Proud veterans fighting losing battle
PUBLISHED: 13:25 27 November 2001 | UPDATED: 10:54 03 March 2010
THEY fought in one of the most unforgiving theatres of war - but today these proud old soldiers are fighting a battle not even the bravest could ever win.
THEY fought in one of the most unforgiving theatres of war – but today these proud old soldiers are fighting a battle not even the bravest could ever win.
Their numbers dwindling as the years pass by, the old comrades' association for veterans of the war against Japan has taken the sad decision to close down.
Today one war veteran spoke of his deep regret that the Ipswich branch of the Burma Star Association was winding down.
Association treasurer Malcolm Hood said that the organisation was set up to remember the experiences of the service men and women who fought in the Burma campaign of the Second World War and had meant a great to deal to many people.
"We are all very sad about it but we really don't have any alternative," said Mr Hood, 85, a former member of the Royal Norfolk and Green Howard Regiments.
"We are all in our 80s and we are simply declining in numbers and we have to close."
The Ipswich Association, who met once a month at the Territorial Army Centre in town, had seen membership drop from 80 to 30 in recent years.
"There was a time when I was going to a funeral a week, which is very sad but a fact of life," added Mr Hood, of Knightsdale Road, Ipswich.
Troops who served in the jungles of Burma were known as the "Forgotten Army" because the eyes of the world were focused on the war in Europe while the 14th Army faced terrible hardships fighting the Japanese in the Far East.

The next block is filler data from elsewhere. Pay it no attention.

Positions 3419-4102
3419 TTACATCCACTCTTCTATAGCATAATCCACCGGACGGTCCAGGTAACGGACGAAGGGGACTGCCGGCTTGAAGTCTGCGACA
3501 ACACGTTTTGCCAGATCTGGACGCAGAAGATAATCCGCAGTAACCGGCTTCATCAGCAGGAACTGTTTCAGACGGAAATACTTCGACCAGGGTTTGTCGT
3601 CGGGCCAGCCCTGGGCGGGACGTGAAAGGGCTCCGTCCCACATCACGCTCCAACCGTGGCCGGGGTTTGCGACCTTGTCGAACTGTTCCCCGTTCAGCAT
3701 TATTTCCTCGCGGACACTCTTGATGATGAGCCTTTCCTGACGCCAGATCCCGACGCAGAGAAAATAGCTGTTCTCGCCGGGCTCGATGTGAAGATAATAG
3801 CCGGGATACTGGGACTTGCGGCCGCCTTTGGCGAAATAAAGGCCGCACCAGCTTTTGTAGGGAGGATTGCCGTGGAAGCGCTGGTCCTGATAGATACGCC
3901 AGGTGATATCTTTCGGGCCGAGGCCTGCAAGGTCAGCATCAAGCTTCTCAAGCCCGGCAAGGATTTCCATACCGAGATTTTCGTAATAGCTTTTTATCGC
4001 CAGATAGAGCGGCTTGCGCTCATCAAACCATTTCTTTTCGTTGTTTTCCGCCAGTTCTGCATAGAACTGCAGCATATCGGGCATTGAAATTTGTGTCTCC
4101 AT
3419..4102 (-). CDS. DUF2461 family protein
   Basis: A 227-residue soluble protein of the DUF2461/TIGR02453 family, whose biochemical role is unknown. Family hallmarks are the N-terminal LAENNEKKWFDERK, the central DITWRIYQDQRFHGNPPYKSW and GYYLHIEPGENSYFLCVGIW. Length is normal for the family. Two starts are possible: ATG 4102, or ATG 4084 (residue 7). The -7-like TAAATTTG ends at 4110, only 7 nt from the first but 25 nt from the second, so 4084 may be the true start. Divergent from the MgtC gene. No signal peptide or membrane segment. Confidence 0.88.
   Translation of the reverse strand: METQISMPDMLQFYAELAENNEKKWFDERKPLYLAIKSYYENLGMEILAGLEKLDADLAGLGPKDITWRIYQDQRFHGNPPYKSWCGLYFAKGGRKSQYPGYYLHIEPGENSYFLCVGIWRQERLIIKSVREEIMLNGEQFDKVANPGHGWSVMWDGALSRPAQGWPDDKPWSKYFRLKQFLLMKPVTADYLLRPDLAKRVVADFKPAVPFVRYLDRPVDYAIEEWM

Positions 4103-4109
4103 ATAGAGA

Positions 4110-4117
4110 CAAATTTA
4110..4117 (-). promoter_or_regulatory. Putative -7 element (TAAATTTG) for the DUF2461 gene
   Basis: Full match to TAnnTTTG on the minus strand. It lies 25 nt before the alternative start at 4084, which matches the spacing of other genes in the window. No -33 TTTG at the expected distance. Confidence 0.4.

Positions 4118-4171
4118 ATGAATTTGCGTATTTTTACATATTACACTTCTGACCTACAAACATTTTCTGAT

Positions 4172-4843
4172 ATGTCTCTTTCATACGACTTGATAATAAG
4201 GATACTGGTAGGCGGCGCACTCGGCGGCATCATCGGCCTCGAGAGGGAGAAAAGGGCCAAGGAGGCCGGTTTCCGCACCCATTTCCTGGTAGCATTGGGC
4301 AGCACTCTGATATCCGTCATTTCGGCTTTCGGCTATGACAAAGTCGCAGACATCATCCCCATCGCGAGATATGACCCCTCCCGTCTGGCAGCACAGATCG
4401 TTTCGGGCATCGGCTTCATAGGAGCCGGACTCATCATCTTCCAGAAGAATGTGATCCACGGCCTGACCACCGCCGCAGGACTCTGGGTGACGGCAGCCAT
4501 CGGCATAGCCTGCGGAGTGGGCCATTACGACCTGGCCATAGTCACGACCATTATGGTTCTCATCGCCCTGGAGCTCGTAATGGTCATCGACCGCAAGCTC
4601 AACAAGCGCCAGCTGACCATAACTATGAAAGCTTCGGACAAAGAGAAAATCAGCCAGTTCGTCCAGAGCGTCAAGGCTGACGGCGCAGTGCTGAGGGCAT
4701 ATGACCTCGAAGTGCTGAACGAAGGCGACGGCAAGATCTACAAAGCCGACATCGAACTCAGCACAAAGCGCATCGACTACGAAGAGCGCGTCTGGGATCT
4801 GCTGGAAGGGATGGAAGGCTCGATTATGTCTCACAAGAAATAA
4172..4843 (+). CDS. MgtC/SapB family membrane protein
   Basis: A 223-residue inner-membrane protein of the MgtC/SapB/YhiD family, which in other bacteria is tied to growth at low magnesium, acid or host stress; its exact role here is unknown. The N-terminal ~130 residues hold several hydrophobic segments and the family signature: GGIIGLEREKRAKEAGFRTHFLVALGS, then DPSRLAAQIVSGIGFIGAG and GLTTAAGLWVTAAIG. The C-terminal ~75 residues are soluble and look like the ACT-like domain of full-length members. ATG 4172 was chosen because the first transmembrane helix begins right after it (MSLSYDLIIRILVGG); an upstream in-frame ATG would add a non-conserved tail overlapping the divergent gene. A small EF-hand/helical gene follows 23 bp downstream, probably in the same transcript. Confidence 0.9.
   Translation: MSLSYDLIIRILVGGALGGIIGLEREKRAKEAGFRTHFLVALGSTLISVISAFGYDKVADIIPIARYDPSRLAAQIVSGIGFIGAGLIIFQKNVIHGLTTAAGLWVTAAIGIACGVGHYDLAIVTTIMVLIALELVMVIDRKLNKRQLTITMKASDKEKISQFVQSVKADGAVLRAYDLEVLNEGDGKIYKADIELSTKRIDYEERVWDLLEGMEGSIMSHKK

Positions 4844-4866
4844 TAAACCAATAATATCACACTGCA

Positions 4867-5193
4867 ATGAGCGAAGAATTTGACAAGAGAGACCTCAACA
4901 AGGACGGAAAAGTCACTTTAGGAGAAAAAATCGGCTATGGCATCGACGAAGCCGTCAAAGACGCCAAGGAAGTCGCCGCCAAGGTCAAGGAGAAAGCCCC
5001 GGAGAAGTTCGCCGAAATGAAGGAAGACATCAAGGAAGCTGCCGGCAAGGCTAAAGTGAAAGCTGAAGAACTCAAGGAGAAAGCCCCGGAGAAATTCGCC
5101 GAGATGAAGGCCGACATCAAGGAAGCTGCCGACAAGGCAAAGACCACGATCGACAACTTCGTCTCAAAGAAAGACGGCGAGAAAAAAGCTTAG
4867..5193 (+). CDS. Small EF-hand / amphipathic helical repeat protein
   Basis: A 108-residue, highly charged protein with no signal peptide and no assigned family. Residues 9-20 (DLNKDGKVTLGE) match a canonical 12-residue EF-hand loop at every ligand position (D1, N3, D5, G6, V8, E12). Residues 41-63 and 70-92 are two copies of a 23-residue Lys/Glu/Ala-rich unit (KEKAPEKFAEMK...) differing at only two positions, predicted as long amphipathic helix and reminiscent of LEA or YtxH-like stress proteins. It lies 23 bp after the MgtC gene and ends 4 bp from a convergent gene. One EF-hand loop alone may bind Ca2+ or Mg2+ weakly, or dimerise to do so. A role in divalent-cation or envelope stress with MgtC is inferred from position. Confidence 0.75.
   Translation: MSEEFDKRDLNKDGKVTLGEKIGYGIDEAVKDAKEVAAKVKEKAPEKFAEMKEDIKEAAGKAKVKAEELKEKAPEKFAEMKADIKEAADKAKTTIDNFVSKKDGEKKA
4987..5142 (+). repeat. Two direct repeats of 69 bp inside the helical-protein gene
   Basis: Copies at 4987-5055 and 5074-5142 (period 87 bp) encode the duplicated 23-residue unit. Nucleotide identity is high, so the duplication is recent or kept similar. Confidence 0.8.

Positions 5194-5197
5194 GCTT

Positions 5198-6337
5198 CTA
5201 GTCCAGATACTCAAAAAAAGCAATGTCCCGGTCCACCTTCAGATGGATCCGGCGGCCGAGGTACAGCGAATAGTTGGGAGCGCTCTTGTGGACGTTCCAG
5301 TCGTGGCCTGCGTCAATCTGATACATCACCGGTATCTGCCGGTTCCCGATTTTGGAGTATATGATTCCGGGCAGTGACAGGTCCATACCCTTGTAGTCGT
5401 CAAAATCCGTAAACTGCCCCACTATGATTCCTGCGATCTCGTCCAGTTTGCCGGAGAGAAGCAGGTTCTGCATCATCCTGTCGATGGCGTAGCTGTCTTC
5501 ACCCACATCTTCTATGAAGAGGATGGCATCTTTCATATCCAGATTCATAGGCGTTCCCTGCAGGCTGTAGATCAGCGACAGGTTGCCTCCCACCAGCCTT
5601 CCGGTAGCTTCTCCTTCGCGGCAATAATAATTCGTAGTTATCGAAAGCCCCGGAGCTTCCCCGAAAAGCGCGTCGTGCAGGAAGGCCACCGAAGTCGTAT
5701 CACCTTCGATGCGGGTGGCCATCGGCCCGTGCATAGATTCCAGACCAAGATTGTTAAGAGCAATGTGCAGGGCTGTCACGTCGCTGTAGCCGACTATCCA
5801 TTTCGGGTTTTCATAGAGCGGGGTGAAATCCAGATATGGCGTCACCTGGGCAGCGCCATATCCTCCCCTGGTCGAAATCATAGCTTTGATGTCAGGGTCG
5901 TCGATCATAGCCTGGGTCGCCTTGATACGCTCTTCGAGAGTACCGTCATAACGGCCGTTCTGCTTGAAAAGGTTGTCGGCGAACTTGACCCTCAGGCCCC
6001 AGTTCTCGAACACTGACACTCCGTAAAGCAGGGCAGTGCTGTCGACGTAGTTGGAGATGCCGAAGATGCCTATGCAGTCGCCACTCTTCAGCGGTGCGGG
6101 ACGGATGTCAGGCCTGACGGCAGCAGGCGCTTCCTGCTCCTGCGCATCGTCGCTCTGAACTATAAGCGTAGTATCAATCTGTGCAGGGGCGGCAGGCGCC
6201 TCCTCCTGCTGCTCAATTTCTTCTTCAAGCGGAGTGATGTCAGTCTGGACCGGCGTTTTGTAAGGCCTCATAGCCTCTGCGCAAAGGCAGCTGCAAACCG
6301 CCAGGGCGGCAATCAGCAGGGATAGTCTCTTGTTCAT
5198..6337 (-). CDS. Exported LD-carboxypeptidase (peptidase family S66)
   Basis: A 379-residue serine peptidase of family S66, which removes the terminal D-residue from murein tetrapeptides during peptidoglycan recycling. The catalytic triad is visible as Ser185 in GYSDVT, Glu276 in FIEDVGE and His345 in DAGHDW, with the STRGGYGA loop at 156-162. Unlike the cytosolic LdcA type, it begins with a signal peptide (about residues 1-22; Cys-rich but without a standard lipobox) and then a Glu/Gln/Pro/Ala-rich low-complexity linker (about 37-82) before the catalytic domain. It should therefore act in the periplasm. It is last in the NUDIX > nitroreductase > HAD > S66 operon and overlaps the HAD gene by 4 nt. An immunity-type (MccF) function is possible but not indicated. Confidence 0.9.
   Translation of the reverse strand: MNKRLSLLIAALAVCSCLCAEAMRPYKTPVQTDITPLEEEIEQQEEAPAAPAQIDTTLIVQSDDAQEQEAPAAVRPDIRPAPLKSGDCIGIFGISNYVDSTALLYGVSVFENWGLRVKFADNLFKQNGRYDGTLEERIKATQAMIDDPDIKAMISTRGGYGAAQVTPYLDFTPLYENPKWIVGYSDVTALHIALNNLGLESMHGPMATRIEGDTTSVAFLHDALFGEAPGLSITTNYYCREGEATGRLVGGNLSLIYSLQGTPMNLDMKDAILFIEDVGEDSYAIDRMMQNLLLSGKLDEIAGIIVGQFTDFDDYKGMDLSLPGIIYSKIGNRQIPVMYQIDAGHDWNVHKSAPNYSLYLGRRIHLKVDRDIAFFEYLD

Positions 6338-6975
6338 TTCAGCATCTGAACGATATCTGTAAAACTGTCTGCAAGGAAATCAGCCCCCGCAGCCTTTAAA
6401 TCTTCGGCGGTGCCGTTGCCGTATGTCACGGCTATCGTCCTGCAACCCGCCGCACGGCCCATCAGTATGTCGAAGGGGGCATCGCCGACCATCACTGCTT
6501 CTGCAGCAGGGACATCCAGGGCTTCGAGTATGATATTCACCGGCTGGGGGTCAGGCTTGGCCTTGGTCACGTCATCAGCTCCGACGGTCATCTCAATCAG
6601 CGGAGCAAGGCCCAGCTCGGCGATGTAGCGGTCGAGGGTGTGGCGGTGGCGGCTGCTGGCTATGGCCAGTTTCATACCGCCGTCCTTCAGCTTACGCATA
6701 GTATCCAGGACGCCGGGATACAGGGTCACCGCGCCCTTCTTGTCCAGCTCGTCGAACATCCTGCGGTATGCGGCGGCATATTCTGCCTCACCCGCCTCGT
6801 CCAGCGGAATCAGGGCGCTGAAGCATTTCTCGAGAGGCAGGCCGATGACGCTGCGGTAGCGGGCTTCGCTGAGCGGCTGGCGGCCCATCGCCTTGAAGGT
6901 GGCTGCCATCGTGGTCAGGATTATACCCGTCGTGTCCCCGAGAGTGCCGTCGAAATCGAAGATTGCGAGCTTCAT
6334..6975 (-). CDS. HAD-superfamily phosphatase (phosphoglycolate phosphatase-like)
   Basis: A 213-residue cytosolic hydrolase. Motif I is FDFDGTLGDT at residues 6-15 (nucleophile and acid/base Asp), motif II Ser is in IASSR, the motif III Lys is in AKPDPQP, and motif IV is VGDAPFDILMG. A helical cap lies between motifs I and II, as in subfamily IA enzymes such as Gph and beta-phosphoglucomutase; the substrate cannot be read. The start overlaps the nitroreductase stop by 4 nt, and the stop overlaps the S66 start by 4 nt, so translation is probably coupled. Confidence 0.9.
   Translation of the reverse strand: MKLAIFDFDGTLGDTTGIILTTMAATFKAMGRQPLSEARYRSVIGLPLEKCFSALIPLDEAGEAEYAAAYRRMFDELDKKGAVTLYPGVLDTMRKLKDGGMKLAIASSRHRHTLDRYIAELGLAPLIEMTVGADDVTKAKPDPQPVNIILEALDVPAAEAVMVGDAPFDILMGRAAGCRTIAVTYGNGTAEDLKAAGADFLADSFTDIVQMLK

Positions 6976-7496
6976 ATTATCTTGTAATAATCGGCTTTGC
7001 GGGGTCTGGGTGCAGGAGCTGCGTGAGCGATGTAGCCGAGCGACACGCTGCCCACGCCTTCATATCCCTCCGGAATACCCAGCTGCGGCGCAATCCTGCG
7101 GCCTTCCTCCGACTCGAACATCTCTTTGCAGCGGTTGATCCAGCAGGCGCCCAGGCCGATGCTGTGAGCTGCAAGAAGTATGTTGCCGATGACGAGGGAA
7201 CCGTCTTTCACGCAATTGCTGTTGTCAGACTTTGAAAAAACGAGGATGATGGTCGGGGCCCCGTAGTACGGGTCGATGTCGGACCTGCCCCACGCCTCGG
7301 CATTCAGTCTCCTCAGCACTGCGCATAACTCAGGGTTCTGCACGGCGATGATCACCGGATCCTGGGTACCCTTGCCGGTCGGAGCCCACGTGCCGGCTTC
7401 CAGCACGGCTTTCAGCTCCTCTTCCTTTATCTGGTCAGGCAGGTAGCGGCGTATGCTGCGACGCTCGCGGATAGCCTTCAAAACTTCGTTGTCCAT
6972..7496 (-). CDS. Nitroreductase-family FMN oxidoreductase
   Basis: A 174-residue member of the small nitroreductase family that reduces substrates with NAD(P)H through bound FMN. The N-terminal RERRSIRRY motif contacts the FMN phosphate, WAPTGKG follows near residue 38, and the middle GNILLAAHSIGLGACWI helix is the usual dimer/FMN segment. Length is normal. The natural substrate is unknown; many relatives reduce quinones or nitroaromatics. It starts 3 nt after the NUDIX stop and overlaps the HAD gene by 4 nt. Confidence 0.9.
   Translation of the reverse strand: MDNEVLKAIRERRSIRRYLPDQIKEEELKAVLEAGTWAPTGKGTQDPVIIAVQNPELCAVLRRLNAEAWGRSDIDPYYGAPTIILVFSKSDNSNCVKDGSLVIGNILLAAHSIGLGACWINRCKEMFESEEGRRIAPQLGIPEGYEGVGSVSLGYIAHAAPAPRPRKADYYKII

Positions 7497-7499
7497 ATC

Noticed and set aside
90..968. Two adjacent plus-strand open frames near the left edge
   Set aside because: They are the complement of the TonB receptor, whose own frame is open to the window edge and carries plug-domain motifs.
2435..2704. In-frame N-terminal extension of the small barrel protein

It was one of the largest forces of soldiers, airmen and seamen from across the Commonwealth ever assembled – but they did not only have to contend with the fanatical fighting forces of the Japanese.
Marching through monsoon downpours in atrocious conditions, where diseases such as malaria and dysentery were rife, compounded their troubles
To become a full member of the association ex-servicemen, women or nurses from the three branches of the Armed forces must have been awarded the Burma Campaign Star – conferred after six months active service – or the Pacific Star with Burma Clasp.
Mr Hood added: "The association was all about comradeship and esprit de corps. You met a lot of friends there. At one time there were 14,000 members all over the country.
"Each branch would do its own thing. We would meet once a month, have a bring and buy sale and arrange social events and outings."
Though in their 70s and 80s, the close bonds forged under fire more than a half a century ago shone through as the committee bantered about their experiences.
Suffolk Regiment veteran Lionel Ruffles, 80, pointed to 77-year-old Fred Miller, who served in the RAF's 110th Hyderabad Squadron.
"He was one of the Brylcreem Boys," he joked, referring to the Army's nickname for their comrades in the air. Mr Miller smiled and pointed to his bald head.
Yet on a sombre note branch organisations across the country have been closing down at a rate of nearly one a month as members become more frail and die.
Sadly age does weary these old soldiers, to recall lines on war memorials across the country. Their hard-won legacy lives on, however. As the famous memorial at Kohima - the scene of one of the campaign's fiercest battles on the Burmese-Indian border - so movingly reads: "When you go home, tell them of us and say/ For their tomorrow, we gave our today."
The Ipswich branch will be holding a laying-up ceremony at St Matthews Church in Ipswich at 3pm on Sunday. Members past and present are invited to attend this service and car parking has been arranged at the school nearby.